Snap snap. The class stops playing and looks at her. Ms. Doyle is white, well she’s always white, but now she’s really white. Maybe she’s going to throw up. You can only hope, but then that would mean you couldn’t teach her a lesson until tomorrow. You look at your backpack. It has to be today at dismissal when all of the other kids have left the classroom.
Ms. Doyle announces that we are going to the library right now. We might as well go now since we are stuck inside for recess, get new books for winter break. There are groans from everyone, but kids start to clean up. You grab a handful of Lego’s to put in the box. But Ms. Doyle says there is no time to clean up. We have to go to the library now before the librarian has her next scheduled class.
You hate the library on a normal day, but now you have to be there during recess. Ms. Doyle is an unfair, idiot. You go sit on the comfy couch in the corner of the library. Mrs. Brooks, the librarian, comes over to you immediately.
“You know the rules, young man. The comfy couch is for kids who read a chapter book last month.”
You glare at her and put your head on the arm of the chair. You are about to close your eyes for a nap when the principal walks in. He takes one big look around the library, and his eyes fall on you. The assistant principal comes in behind him. They both walk over to you and put an arm on each of your shoulders.
In the principal’s office your heart beats faster. Your backpack is on top of his desk. Open. But you swallow the panic. Grown ups always expect kids to tell the truth or cry, but you know how to lie. It’s actually kind of like your very own superpower. You can convince anyone of anything. The principal holds up the kitchen knife. Your eyes grow wide with surprise.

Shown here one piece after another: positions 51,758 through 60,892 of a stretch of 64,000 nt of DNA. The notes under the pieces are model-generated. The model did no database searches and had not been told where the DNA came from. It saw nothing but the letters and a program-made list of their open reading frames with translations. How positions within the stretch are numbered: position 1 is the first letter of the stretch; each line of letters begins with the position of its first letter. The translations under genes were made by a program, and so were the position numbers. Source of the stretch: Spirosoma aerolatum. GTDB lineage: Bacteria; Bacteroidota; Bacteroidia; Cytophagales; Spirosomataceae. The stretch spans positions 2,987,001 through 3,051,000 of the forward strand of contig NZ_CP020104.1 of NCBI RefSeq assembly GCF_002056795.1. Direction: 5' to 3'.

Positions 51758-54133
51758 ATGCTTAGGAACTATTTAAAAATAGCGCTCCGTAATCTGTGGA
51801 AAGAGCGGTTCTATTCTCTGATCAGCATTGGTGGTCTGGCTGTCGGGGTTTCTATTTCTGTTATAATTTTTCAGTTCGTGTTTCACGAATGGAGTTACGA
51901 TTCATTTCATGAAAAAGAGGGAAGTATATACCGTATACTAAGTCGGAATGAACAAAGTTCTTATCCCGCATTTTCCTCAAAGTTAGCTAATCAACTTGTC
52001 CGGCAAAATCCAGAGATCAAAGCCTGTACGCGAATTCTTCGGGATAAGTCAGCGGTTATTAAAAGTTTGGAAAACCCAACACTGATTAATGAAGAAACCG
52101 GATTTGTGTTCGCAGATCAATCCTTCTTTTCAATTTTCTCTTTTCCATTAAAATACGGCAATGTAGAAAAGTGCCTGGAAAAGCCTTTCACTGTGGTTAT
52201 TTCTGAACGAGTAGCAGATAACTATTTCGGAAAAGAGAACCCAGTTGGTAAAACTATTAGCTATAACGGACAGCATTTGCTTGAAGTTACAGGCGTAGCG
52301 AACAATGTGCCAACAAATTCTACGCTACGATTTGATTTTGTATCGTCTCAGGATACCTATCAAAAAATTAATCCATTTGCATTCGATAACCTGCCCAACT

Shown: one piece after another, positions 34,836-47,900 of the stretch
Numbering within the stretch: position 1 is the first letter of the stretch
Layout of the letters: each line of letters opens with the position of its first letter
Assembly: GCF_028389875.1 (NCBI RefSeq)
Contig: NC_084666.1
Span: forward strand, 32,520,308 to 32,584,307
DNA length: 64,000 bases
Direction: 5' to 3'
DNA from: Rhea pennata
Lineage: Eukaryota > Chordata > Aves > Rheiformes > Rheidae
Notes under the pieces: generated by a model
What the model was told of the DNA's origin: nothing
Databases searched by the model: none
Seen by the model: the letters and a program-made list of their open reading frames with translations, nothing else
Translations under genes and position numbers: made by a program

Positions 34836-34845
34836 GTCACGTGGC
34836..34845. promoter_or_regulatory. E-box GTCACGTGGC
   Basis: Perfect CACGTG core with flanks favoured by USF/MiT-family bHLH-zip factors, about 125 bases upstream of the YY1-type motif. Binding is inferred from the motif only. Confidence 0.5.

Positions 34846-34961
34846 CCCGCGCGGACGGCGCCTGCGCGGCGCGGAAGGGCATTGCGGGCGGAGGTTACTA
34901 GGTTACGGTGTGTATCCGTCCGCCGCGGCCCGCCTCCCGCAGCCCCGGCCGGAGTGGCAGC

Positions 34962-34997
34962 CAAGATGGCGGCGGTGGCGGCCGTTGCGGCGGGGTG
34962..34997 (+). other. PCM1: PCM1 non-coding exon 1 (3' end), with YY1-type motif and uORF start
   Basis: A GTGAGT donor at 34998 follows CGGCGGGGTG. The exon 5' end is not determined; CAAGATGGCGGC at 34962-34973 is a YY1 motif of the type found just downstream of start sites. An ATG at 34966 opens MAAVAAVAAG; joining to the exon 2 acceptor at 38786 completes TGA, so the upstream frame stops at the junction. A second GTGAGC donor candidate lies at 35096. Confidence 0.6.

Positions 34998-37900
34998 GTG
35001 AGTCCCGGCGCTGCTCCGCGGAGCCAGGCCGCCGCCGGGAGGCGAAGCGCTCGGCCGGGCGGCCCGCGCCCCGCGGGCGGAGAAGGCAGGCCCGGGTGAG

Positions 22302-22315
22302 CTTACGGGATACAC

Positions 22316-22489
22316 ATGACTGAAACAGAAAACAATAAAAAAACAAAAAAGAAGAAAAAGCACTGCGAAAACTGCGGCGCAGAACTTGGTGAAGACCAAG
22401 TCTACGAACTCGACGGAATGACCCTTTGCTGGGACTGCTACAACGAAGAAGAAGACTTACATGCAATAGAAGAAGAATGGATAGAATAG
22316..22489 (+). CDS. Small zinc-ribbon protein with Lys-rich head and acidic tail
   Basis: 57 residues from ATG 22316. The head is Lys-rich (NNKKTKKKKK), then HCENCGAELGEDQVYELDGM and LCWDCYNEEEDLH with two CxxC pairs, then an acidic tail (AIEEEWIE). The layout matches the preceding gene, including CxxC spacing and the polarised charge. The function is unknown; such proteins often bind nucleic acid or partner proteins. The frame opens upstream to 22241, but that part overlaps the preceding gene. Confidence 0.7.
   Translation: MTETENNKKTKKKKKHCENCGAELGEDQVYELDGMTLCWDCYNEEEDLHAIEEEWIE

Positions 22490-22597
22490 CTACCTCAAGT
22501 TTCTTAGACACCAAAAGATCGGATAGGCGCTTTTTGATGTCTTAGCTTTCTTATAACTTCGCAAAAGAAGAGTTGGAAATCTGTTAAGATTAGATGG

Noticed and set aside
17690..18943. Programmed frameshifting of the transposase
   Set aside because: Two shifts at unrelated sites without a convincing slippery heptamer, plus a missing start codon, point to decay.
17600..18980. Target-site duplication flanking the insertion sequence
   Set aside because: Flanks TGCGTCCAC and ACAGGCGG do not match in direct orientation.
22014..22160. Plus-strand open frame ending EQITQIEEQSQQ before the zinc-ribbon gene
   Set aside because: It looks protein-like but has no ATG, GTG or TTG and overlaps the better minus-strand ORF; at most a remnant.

“Why was this in your backpack?” he asks you. His voice is deep, almost scary.
“Oh, in my backpack? I don’t know, ohhh. Oh my gosh, is it, is it real?”
The principal just looks at me from across his desk. His face is like a statue.
“I thought it was made out of cardboard. I saw this Youtube video last week and made a cardboard knife for a science experiment, but, oh wow, I must have accidentally grabbed the real one.” You are good. You sound so concerned. A little warm feeling of pride grows in your stomach for a moment.
The principal sets the knife down and folds his fingers. “And why would you bring it to school?” He is talking slower now, making each word sound like a threat.
“The science fair.”
“A fake knife is part of your science fair project?”
You take a deep breath, you need to sound grown up to convince him. “Well, I was thinking about it. Maybe cutting different thicknesses of things. I was going to ask Ms. Doyle if it was a good idea after school today.”
“And you really thought Ms. Doyle would be okay with a weapon in her classroom?”
You have a burst of inspiration. “Oh yes, well no, I thought it was cardboard,” you nod your head up and down. “Ms. Doyle is my favorite teacher. She makes me love science, and she taught us all about science safety.”
The principal doesn’t say anything for a whole minute, but you know the game. He is waiting for you to cry or sweat or confess. You stare back at him cooly.
“Your dad will be here soon, and there are two police officers waiting outside to speak with you.” He waits another long minute.
You feel your heart in your feet. Dad was not part of the plan. Mom would believe anything you said, but Dad. And police? But you keep your gaze calm even though your insides are twisting in a knot. It will be extra work, but grown ups are so dumb. Next time, you won’t trust Jaylen. Next time you’ll just have to teach two people a lesson.